“All stories are true.” – Ibo proverb



about-storytellers“All stories are true.”

There is great power in stories. This is basic to the human experience. When we think of stories being told, the image of ancient peoples sitting in a circle around a fire comes to mind.  Perhaps the gift of one person in the ancient community was the gift of story-telling, and so they were designated to tell the story of the community. The story brought the people together, and the telling of the story brought the people together with their ancestors, their history, and to their unconscious connections to past, present, and even future.

We still tell stories. Something in us wants to tell stories, and so we do. How often have we told one another where we were and how we heard about the events of 9/11, when the story of our nation in this post-modern era was forever changed?  Why do we turn on the evening news, except to hear the story of the day, a story to which we are connected, like it or not?

What story of your own do you tell, again and again? What is the story of your life you would tell at this moment, at this time?

There is great power in stories. To heal from trauma, we must tell someone our story. Sometimes the details of the story change, but the story must be told, over and over and over again, to release the trauma. It is our need to tell the story. It is also our need to find someone who is safe to be the recipient of the story.  When we are grieving, we need to tell the story of our grief, of our loss, of our troubles.

We need to speak our story to someone, to a community, that is safe.

Who is safe? Well, I can say who is not safe. Someone who interrupts to insert their own opinions or their own story, is not safe. Someone who wants to give advice is not safe. Someone who wants to change our story for reasons of their own is not safe. Someone who has an interest in keeping us trapped in our story is not safe.  Sometimes our closest friends are not safe.  Maybe we need to find others to listen, other friends, who are safe.

Certainly, someone who does not honor the importance and the privilege of hearing our story is not safe.  Do not share your story with someone who cannot be trusted to keep the story safe, safe from telling others, safe from gossiping about your story.  You are the keeper of your story, and as the keeper, it is your responsibility to care for your story, as you would a child, keeping the story safe from those who will abuse the story.  You are responsible for your story.

There is great power in stories, and stories must be told. Our healing is in the telling.

Sometimes, stories need to be told again and again until their true kernel is discovered, through the telling of the story. Sometimes, we tell the story over and over again, as if we are turning a beautiful, rough rock in our hands, looking at it from many angles. We feel it, we sense it, we see it, we run our fingers over it. And so it is with the telling and the re-telling of our stories.

“All stories are true.” The details of a story are not often true. We see this in ancient scriptures, when sometimes the same story is told in many versions, from chapter to chapter, book to book. The details change. But the power of the story remains.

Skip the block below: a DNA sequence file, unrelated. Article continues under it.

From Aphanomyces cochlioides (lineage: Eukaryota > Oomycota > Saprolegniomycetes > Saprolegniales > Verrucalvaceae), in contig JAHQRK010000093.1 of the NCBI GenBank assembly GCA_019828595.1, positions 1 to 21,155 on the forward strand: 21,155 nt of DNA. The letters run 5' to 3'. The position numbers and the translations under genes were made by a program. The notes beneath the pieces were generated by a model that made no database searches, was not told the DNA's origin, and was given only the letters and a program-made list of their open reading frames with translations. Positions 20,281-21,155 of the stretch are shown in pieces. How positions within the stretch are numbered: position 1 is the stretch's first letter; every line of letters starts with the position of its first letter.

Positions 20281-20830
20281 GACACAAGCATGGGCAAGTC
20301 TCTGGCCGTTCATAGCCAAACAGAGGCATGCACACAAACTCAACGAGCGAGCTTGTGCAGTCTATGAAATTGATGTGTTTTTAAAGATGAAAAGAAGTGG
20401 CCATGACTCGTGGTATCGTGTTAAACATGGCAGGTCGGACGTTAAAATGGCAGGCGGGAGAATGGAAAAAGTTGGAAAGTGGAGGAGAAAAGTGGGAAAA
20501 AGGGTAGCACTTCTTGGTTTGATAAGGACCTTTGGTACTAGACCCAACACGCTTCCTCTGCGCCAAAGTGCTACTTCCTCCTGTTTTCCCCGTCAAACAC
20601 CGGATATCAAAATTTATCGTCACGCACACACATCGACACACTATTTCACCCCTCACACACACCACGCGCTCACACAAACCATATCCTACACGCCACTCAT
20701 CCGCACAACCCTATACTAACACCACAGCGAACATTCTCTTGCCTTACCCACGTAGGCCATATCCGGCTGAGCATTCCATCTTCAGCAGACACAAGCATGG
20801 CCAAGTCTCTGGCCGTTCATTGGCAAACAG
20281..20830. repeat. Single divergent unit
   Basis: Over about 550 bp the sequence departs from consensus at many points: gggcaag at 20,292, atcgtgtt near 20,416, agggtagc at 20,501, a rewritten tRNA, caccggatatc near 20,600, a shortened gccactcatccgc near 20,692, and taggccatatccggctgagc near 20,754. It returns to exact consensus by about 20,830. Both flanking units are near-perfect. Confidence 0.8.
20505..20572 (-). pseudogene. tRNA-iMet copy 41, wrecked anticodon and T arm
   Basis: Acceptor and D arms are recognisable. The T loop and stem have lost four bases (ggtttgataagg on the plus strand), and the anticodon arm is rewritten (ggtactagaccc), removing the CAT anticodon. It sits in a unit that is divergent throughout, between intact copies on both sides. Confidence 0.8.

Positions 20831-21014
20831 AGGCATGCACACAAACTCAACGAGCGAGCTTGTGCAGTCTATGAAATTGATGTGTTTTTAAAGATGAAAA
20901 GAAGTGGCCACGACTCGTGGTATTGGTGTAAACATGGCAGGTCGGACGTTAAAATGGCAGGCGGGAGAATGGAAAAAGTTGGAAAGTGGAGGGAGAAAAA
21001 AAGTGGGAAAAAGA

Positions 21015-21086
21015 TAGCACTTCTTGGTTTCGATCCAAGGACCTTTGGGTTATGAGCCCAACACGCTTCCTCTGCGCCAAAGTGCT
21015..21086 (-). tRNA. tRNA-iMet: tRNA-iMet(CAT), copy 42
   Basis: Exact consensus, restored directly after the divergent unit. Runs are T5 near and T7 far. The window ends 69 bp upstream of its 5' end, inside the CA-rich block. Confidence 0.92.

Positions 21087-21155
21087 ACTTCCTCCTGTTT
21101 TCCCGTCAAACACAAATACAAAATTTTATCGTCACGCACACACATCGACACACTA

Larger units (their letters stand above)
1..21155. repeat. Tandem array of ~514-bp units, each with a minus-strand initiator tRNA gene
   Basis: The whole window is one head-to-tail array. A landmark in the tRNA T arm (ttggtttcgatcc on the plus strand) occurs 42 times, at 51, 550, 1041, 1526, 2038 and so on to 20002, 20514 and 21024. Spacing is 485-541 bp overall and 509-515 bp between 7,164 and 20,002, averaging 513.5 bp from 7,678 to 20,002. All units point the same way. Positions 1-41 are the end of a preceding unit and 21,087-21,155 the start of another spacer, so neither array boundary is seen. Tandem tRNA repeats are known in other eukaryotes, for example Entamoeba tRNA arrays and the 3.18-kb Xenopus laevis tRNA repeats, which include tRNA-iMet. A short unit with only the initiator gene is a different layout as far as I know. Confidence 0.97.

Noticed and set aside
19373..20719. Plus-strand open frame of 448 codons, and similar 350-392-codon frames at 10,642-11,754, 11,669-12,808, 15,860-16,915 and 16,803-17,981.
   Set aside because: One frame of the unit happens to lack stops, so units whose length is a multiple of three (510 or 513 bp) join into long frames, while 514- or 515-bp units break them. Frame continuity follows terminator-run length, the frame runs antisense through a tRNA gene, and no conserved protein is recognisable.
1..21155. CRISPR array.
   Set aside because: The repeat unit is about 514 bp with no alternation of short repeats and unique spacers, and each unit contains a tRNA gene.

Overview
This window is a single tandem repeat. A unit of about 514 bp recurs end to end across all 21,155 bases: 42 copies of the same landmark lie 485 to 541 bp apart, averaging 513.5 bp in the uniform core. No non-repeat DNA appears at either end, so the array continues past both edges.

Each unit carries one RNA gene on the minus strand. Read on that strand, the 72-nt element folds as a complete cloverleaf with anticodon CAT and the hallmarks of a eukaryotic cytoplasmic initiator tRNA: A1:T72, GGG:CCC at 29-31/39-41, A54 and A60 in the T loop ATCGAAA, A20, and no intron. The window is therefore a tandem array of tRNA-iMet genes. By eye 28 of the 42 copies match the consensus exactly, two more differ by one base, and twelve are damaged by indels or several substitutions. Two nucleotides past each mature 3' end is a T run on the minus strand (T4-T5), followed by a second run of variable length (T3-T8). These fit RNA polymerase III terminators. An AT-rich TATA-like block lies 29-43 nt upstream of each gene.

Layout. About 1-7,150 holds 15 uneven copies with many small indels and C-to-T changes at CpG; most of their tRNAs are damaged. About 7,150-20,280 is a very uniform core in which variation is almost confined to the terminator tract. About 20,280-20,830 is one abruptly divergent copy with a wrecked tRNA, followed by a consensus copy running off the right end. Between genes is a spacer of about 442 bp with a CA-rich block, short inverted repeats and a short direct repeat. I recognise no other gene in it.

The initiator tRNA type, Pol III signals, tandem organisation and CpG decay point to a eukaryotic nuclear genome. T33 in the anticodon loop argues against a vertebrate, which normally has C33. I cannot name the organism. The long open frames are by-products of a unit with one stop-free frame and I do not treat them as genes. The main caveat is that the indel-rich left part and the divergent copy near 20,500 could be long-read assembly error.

How often have you heard someone you love tell a story, and as you listen, you realize that the story – which you have certainly heard many times before! – is being told for a certain effect: to impress, to remember, to grieve, to instill with a particular meaning. And so you have witnessed, you have known that the details are not always true, but the story remains, the story is true.

What is your story? Who will you honor by telling your story? Choose carefully! Choose someone who is safe to hear your story! Choose someone who will honor your story – honor you – by listening, quietly, with great presence, with respect. Choose someone who will not degrade your story by telling it to others as gossip, as if the story was not rich and important. Your story – whatever it is! – is your richest gift to the world.

When you tell your story, you begin to see yourself in new ways. When you tell your story, you see the empty places, the things that are missing. You see the characters in the story, and you see who has had power in your story. As time goes on, and as you tell the story again and again, you begin to see the shifting of the story.

Perhaps you need to become the hero of your own story, because you are the hero of your life. Life is difficult, for all people. When you tell your story, you begin to look at it differently. Maybe you see the parts that are missing, the parts you are not telling, that you are ashamed to tell, that you have been told are not worthy to tell. This is not true.

And when you tell your story, over and over and over again, sometimes you may find that you are tiring of your own story! Some things that were true are no longer true, and will never be true for you again. You have grown. Maybe you’ve outgrown the story you have been telling. It is time to tell another story.

“All stories are true.”

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